The Indians, as they have been prone to doing over the course of the last month, responded quickly again in the bottom of the inning. Jackson got the rally started with an infield single to third. A walk by Ramirez put two on for Encarnacion, who drove in his third run of the first three innings with a single to left-center. After a wild pitch moved both runners up 90 feet, Jay Bruce drove a single to right, scoring Ramirez. Encarnacion, attempting to score from second on the play, blew through the stop sign from third base coach Mike Sarbaugh and was gunned down easily at the plate by Kepler for the first out. Buddy Boshers became the third Twins pitcher of the game and gave up an infield single to Carlos Santana before getting Jason Kipnis to fly to right for the second out. With another runner at third base but two outs, reliever Dillon Gee got Roberto Perez to line to right to end the inning with the game tied at four.
Tomlin would start the fourth, but would not finish it. He gave up back-to-back one-out singles to Castro and Grossman before retiring Dozier and getting the hook for Tyler Olson. The left-hander walked Mauer, but got a fielder’s choice by Polanco to get out of the jam.
Things would remain uneventful until the bottom of the sixth, when the Indians took their first lead of the night. Kipnis sent the first pitch of the inning from Gabriel Moya into right field for a single. Alan Busenitz came on and walked Perez, putting two on for Urshela. The Indians third baseman flied to right, advancing Kipnis to third, and Lindor knocked him in with a fly to center to make it a 5-4 game.
Andrew Miller pitched the seventh, striking out Mauer and Polanco before Rosario and Escobar singled, putting runners on the corners for Kepler. Again with a runner in scoring position, Kepler struck out swinging.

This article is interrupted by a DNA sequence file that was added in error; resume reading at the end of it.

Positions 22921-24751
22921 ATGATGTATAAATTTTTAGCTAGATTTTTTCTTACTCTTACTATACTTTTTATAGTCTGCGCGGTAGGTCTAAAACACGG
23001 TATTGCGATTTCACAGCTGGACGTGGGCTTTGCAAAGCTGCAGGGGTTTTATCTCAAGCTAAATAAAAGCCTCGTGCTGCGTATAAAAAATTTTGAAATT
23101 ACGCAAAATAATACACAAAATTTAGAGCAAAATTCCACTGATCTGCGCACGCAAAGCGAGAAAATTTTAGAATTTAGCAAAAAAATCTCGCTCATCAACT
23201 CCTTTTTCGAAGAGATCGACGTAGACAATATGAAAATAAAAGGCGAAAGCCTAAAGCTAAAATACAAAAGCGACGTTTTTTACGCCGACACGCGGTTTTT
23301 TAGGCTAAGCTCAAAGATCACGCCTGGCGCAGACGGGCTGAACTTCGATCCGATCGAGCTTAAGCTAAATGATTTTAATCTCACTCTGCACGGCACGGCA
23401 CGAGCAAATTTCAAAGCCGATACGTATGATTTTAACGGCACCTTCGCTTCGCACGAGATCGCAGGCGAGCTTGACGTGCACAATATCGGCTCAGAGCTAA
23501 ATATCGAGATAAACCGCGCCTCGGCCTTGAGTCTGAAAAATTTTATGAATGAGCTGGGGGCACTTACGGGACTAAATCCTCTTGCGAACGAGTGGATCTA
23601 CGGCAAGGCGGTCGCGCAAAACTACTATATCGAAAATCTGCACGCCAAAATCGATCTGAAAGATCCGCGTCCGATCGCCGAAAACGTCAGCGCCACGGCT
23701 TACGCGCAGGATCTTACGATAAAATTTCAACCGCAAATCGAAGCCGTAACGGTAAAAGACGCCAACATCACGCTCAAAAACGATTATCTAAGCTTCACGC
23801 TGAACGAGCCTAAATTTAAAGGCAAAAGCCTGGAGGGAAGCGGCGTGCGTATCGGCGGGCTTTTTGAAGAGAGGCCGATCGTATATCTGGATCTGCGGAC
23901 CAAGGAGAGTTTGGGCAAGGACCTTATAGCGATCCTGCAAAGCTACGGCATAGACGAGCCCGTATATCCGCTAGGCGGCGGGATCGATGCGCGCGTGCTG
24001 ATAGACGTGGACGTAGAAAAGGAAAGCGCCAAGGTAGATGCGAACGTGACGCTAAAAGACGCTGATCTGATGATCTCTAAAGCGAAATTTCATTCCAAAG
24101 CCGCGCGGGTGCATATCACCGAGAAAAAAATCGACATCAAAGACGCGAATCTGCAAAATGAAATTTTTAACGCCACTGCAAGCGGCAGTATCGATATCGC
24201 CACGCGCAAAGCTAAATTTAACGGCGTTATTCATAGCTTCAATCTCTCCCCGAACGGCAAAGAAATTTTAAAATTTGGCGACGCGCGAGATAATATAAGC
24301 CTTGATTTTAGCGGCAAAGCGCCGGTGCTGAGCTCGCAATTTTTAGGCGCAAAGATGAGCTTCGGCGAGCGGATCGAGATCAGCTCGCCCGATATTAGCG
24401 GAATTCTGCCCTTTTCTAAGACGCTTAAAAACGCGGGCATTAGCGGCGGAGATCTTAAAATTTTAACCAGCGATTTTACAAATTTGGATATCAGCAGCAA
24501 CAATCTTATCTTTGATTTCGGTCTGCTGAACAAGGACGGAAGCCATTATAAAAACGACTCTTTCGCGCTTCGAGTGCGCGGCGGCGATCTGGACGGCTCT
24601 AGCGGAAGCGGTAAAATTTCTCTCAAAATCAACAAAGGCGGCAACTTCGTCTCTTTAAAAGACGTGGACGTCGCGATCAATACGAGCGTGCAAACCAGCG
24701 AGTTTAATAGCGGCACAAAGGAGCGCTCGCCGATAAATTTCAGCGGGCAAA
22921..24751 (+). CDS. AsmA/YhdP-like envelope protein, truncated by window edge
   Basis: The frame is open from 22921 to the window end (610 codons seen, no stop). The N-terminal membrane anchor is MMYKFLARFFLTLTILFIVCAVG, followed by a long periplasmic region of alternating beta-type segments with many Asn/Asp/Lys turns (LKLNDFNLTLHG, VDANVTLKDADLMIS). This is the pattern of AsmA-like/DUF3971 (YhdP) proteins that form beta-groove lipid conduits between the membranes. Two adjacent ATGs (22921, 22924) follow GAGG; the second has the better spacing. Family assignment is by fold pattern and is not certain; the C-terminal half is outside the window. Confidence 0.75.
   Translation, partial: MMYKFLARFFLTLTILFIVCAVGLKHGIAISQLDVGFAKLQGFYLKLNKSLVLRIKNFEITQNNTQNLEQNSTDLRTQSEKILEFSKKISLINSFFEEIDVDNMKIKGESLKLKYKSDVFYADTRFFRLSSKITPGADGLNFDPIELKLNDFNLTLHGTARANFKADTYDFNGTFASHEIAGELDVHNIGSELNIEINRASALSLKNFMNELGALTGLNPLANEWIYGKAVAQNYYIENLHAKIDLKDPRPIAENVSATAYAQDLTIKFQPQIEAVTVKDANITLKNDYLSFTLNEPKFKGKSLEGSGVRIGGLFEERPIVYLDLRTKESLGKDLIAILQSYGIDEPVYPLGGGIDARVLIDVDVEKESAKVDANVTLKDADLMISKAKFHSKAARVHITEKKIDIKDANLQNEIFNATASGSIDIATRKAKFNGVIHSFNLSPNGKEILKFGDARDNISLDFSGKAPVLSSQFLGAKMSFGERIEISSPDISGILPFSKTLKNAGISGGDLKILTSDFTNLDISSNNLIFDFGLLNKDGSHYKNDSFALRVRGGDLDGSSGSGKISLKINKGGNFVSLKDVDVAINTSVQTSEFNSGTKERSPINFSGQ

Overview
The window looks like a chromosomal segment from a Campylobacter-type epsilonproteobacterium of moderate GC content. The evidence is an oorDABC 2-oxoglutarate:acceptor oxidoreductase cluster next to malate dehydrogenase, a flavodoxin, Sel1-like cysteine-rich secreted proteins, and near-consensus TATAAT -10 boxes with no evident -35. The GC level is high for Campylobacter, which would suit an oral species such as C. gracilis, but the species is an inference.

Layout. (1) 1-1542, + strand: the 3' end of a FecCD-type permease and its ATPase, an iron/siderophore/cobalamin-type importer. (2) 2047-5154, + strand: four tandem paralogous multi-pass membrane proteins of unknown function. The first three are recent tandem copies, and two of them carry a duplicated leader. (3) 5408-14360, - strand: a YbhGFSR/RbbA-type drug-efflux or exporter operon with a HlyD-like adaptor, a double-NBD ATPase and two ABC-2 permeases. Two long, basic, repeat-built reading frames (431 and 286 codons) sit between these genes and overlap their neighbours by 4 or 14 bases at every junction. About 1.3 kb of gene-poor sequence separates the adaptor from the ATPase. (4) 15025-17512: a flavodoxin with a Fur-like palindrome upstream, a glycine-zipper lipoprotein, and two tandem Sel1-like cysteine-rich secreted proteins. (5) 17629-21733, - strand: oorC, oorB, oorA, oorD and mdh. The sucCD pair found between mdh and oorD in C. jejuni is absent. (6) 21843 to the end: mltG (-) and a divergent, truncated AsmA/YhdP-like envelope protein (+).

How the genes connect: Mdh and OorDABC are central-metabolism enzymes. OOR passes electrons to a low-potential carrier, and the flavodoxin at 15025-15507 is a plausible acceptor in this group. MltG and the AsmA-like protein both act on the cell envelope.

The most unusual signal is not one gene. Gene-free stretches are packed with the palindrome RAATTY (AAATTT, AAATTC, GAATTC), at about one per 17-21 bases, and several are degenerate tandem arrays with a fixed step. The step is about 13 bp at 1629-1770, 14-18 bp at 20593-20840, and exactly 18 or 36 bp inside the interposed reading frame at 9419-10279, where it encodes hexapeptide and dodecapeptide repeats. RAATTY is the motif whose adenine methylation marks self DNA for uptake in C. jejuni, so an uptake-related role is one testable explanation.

Ryan Pressly came on for the Twins in the bottom of the seventh, but after retiring Ramirez on a liner to center, Encarnacion hit his first home run of the season the opposite way, giving the Indians what appeared to be an important insurance run at the time. It proved not to be enough as the Twins would take the lead for good in the eighth.
The Indians (98-59) lost a game over the Houston Astros for the best record in the American League. The Astros (97-60) were victorious over the Texas Rangers, 14-3.
Tomlin worked three and two-thirds in a no-decision. He allowed four runs on eight hits with three strikeouts. Shaw was hit for three runs, taking his sixth loss and his third blown save of the year.
Colon got the hook due to illness, giving up two runs on three hits in an inning. Duffey gave up two and both Moya and Pressly were charged with one each. Belisle earned his eighth save.
Every hitter in the Tribe lineup had at least one hit except for Perez, who drew one of the team’s two walks on the night. Encarnacion led the way with three hits and four RBI. His home run was his 38th of the season and he surpassed the 100-RBI mark for the fifth time in the last six years. Bruce had two hits and Ramirez scored a pair of runs.
The Twins were backed by big games from Rosario in the cleanup spot and Dozier out of the leadoff spot. Rosario went 4-for-5, coming a triple short of the cycle, while driving in three runs and scoring once. Dozier was 3-for-5, driving in three and scoring three times while hitting his 33rd homer of the season. Four other Twins had two hits on the night.
Game two of the three-game set from Progressive Field is scheduled for a 7:10 PM ET start on Wednesday night. Right-hander Danny Salazar (5-6, 4.48 ERA) will take the mound for the Tribe against Twins left-hander Adalberto Mejia (4-6, 4.48). Salazar allowed a run on two hits in two and two-thirds innings in his last start Thursday against the Los Angeles Angels and will look to make a case for a role on the team’s pitching staff in the postseason. Mejia has not won a game in the second half (his last came on July 3). He has struggled to pitch deep into ball games of late, both before and after a disabled list stint, but allowed just a run on four hits his last time out in four and two-thirds innings in a no-decision against Detroit.